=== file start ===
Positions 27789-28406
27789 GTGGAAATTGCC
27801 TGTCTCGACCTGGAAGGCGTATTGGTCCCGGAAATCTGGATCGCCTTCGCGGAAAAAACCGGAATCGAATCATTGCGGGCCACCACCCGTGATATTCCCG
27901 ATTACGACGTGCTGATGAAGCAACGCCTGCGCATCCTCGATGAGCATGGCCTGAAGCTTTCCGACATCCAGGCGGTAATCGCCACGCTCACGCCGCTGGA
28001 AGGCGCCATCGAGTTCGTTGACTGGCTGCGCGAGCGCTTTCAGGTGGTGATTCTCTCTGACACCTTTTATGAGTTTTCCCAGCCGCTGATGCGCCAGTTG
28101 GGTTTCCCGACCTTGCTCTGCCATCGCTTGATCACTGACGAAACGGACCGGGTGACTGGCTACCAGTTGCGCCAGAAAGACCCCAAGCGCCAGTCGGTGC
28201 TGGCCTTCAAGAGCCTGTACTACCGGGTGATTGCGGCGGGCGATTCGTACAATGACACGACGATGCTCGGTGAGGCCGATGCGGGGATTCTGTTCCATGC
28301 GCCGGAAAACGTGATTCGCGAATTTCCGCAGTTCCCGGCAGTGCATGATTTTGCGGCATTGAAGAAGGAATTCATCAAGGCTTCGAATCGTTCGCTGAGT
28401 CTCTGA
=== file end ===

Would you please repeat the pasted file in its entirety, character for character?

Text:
Positions 27789-28406
27789 GTGGAAATTGCC
27801 TGTCTCGACCTGGAAGGCGTATTGGTCCCGGAAATCTGGATCGCCTTCGCGGAAAAAACCGGAATCGAATCATTGCGGGCCACCACCCGTGATATTCCCG
27901 ATTACGACGTGCTGATGAAGCAACGCCTGCGCATCCTCGATGAGCATGGCCTGAAGCTTTCCGACATCCAGGCGGTAATCGCCACGCTCACGCCGCTGGA
28001 AGGCGCCATCGAGTTCGTTGACTGGCTGCGCGAGCGCTTTCAGGTGGTGATTCTCTCTGACACCTTTTATGAGTTTTCCCAGCCGCTGATGCGCCAGTTG
28101 GGTTTCCCGACCTTGCTCTGCCATCGCTTGATCACTGACGAAACGGACCGGGTGACTGGCTACCAGTTGCGCCAGAAAGACCCCAAGCGCCAGTCGGTGC
28201 TGGCCTTCAAGAGCCTGTACTACCGGGTGATTGCGGCGGGCGATTCGTACAATGACACGACGATGCTCGGTGAGGCCGATGCGGGGATTCTGTTCCATGC
28301 GCCGGAAAACGTGATTCGCGAATTTCCGCAGTTCCCGGCAGTGCATGATTTTGCGGCATTGAAGAAGGAATTCATCAAGGCTTCGAATCGTTCGCTGAGT
28401 CTCTGA